Map showing CHI Registry sign-ups through December 2022

Congenital Heart Initiative celebrates global reach in first two years

The first patient-powered registry for adults living with congenital heart disease (CHD) — the Congential Heart Initiative (CHI) — celebrates a major milestone this month. In the two years since it was launched in December 2020, the registry has enrolled more than 3,227 adults with CHD from all 50 states and 28 countries.

Why it matters

Although nearly 2 million adults in the United States are living with a congenital heart defect — more adults than children in fact — it’s been historically difficult to gather data on these conditions and to identify patient needs.

“We developed this registry together with numerous patients and providers so it could become a platform for increasing our knowledge and improving care,” says Anitha John, M.D., medical director of the Washington Adult Congenital Heart Program and an adult congenital cardiologist at Children’s National Hospital, who helped drive the registry’s creation. “We want it to become a resource for patients and researchers, a place where they can learn more about what it means for adults who had their hearts repaired in childhood to live a long, healthy life.”

The patient benefit

As the treatments for children with CHDs have improved, people born with them are living longer and longer. That means that as they become adults, they have a lot of worry and uncertainty about their limitations and abilities to achieve what might be considered common adult milestones.

“Over the past two years, more than 3,000 adult congenital heart disease (ACHD) patients from around the world, including myself, have worked to support ACHD research by participating in the Congenital Heart Initiative (CHI),” says Scott Leezer, a single-ventricle heart defect patient and co-leader of research and advocacy for the Initiative. “This selfless and simple effort has produced an investment in improving our collective understanding of adult patients living with CHD. We hope these investments will pay dividends in helping guide new research strategies for future generations of CHD patients.”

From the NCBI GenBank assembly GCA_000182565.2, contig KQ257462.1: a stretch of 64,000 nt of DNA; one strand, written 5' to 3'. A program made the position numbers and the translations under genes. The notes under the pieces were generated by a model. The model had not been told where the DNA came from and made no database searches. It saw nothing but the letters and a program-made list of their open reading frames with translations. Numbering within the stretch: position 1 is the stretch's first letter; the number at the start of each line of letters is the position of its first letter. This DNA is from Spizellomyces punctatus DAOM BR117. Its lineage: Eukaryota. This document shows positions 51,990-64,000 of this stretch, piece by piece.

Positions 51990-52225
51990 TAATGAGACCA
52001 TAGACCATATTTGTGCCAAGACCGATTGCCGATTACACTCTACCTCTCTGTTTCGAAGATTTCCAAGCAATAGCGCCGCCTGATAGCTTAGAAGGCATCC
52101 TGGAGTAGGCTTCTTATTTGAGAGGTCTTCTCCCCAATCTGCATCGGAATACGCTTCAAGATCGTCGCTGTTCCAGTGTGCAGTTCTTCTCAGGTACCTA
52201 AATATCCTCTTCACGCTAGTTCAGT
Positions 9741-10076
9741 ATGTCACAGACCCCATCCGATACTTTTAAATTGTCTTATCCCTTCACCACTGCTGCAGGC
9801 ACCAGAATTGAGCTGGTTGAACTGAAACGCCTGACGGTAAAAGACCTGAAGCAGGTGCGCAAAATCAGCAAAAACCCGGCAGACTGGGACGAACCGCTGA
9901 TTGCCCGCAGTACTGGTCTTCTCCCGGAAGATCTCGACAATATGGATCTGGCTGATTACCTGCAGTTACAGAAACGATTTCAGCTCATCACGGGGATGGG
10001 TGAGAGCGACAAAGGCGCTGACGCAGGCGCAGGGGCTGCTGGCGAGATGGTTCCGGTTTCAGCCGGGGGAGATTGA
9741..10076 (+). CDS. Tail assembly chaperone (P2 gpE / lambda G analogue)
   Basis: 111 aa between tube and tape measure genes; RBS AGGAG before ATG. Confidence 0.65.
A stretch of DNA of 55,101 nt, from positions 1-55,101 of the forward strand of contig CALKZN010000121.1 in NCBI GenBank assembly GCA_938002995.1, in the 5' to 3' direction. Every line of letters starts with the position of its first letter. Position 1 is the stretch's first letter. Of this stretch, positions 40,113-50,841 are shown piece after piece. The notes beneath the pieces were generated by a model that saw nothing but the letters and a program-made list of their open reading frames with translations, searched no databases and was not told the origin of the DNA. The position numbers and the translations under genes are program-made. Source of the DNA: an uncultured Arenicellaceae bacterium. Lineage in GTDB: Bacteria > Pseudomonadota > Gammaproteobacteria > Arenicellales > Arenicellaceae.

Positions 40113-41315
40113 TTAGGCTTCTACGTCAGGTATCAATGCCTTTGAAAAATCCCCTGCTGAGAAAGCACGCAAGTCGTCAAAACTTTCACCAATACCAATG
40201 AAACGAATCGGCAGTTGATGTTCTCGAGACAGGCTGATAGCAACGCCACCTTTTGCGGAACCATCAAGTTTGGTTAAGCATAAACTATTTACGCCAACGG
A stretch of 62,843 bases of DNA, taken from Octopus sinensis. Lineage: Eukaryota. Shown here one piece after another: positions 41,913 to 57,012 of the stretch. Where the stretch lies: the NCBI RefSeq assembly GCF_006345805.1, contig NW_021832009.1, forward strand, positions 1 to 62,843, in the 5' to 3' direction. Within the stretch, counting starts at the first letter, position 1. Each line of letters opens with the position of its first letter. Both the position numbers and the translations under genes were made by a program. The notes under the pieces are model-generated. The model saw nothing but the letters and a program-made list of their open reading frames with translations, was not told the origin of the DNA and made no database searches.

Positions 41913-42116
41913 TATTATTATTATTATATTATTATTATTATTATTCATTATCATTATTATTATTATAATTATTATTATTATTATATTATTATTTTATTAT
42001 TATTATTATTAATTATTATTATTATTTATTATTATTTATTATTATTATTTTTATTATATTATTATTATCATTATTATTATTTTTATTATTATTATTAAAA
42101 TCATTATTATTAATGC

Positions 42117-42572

Participants in the registry receive regular newsletters, highlighting findings and providing access to patient specific resources including content from the Adult Congenital Heart Association (ACHA), a key partner. The ACHA collaboration has also given registry participants the opportunity to interact with other people – a key request identified as important based on input from people who have already registered.

What’s unique

“There is no ’one-size-fits-all’ answer for adults with CHD,” Dr. John adds.

“While other CHD registries exist, they are provider-based and not patient-powered,” said John. “The CHI registry is driven by patients, supporting research but also providing information based on what is important according to the people with CHD themselves.”

What’s next

A sub-study of the CHI will use PCORnet®, the National Patient-Centered Clinical Research Network, to better understand how gaps in care impact the adult patient experience with CHD. The CHI-RON study, which stands for Congenital Heart Initiative: Redefining Outcomes and Navigation to Adult-Centered Care, will be the first of its kind to fill in these knowledge gaps by exploring three distinct types of data at once: patient reported outcomes, health insurance claims and electronic health records (EHR). The effort is led by Children’s National and Louisiana Public Health Institute.

“PCORnet is a fantastic resource to help us fully understand the impact of gaps in CHD care,” said Tom Carton, dual-principal investigator of CHI-RON and chief data officer at the Louisiana Public Health Institute. “It is essentially turbo-charging our patient-reported data with two additional layers of insights from claims and EHRs, unlocking answers that would be impossible to achieve in isolation.”

In terms of research, the CHI now has enough participants to allow researchers to complete some important studies about pregnancy, mental health and long-term health care follow ups, all of which will kick off within the next year. The research teams hope to engage centers across the United States to better determine the needs of individual ACHD centers and to understand how the CHI can help with these needs.